How can Google Analytics help here? Well, here’s how.

  • First of all, go to the ‘Behaviour’ tab on your account, and head to ‘Site Content’ > ‘All Pages’. Here, you’ll be able to see all your pages, and how they’re performing.

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  • Cross-reference the pages with the highest unique pageviews, with the ones that have a high bounce rate, and you’ll be able to identify what are the pages that have the leaks.
  • How do you fix these leaps? You can optimize the page- make the users an offer they cannot resist. You can also use qualitative tools like Qualaroo, or Crazy Egg to determine exactly where the leak is, and how you can fix it.

10. Focus on user engagement statistics

Google Analytics has an option where you can track how long people spend on your website (along with the path they are taking to get what they want). This will help you identify their drop off point, and how long it takes to get them there. This will help you identify what are the changes you could potentially make- should you add more internal links, or update the existing content?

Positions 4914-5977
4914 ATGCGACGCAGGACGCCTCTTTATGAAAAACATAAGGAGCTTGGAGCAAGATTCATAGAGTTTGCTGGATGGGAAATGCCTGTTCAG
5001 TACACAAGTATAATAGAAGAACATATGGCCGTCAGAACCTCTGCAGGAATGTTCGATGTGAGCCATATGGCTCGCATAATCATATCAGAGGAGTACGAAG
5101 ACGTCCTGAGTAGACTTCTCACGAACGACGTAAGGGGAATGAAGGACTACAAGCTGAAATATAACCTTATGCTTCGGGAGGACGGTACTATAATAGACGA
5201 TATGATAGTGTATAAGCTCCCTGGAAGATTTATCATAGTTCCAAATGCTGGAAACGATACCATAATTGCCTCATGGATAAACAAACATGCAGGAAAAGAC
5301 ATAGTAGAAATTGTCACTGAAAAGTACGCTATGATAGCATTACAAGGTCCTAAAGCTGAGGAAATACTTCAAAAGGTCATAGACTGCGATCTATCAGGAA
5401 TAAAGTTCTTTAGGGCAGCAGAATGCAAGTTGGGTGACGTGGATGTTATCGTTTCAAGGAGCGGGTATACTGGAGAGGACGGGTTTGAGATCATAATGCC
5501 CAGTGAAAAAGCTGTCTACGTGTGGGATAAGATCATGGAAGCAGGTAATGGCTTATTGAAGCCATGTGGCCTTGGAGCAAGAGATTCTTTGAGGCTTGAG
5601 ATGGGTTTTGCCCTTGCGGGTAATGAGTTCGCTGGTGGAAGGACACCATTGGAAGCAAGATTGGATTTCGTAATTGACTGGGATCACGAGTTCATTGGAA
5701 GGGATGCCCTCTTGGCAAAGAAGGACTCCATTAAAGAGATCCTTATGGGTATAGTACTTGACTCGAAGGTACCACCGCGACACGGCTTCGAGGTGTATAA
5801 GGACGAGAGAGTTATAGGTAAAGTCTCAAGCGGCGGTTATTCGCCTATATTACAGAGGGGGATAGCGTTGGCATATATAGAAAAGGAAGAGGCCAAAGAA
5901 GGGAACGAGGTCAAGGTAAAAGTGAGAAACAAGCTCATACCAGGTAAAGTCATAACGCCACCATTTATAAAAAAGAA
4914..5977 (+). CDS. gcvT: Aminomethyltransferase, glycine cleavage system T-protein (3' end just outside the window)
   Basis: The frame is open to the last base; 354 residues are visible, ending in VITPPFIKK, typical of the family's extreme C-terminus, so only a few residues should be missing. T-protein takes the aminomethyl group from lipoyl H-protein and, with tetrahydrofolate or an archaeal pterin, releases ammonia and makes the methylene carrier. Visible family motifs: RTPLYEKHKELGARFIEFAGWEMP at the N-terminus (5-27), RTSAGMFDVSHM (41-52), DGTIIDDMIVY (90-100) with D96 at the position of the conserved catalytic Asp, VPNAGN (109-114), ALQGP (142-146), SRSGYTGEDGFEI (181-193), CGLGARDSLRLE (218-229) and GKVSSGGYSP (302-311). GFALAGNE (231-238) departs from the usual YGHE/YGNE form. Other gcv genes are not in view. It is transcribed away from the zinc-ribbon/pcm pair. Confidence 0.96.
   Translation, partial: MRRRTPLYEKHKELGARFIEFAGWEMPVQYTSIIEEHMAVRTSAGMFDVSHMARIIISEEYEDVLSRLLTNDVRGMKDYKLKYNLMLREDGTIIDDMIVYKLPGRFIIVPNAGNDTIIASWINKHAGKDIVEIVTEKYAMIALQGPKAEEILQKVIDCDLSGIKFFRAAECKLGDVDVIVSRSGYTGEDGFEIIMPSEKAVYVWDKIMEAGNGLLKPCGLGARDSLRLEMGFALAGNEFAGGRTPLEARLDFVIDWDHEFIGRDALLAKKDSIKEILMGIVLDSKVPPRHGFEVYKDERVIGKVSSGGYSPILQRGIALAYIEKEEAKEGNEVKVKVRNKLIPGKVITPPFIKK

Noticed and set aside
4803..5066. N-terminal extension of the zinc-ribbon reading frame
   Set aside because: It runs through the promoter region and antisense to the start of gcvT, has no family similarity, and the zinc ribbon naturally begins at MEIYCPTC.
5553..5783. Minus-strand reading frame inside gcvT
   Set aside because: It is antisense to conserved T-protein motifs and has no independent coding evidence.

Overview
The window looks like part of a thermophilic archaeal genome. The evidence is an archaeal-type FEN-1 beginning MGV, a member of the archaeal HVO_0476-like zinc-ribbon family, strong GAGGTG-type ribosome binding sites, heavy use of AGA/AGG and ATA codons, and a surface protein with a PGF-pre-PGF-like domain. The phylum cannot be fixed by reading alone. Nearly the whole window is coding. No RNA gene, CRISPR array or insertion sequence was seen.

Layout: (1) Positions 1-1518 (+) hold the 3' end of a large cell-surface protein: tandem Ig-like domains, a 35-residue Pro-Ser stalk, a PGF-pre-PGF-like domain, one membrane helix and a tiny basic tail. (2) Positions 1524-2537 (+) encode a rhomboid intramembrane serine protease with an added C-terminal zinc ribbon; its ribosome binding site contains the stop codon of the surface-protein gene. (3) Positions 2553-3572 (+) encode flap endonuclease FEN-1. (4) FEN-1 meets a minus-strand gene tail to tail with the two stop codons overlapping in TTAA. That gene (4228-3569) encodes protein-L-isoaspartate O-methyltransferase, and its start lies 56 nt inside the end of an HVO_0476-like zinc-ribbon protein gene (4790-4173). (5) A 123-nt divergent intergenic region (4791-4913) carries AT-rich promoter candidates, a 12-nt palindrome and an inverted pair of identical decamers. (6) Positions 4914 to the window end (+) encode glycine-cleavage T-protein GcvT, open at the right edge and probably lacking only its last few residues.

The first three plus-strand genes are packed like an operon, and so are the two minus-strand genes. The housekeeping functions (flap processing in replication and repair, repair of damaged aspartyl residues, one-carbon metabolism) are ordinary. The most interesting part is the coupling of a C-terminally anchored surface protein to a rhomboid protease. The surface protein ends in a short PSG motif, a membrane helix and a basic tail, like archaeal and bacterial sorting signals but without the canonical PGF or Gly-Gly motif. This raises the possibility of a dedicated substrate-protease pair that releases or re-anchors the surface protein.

You can also track information on returning visitors, an average number of pages, etc. to get a more holistic view of the user engagement on your page.

  • Go to ‘Reporting’> ‘Audience’ > ‘Behaviour’, and you’ll be able to track engagement, new vs returning users, and more.

Engagement-statistics

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11. Use the Behaviour Flow to improve the sales path

The ‘Behaviour Flow Report’ can really change the way you use your website. First of all, it can definitely break assumptions that a majority of the users coming to your website can be converted to sales (in fact, only 25% of leads are legitimate in this regard). These users all go through three steps- Awareness, Consideration, and Decision before they decide to engage. The Behaviour Flow report will let you understand the pathway the users follow before buying. If you track a new user in this pathway, you’ll be able to understand how they landed, how they reacted to the site, and where they left.

  • Head to ‘Behaviour’ > ‘Behaviour Flow report’ to get this information.

Behaviour-Flow-Report

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12. Use geographical data to analyse potential new markets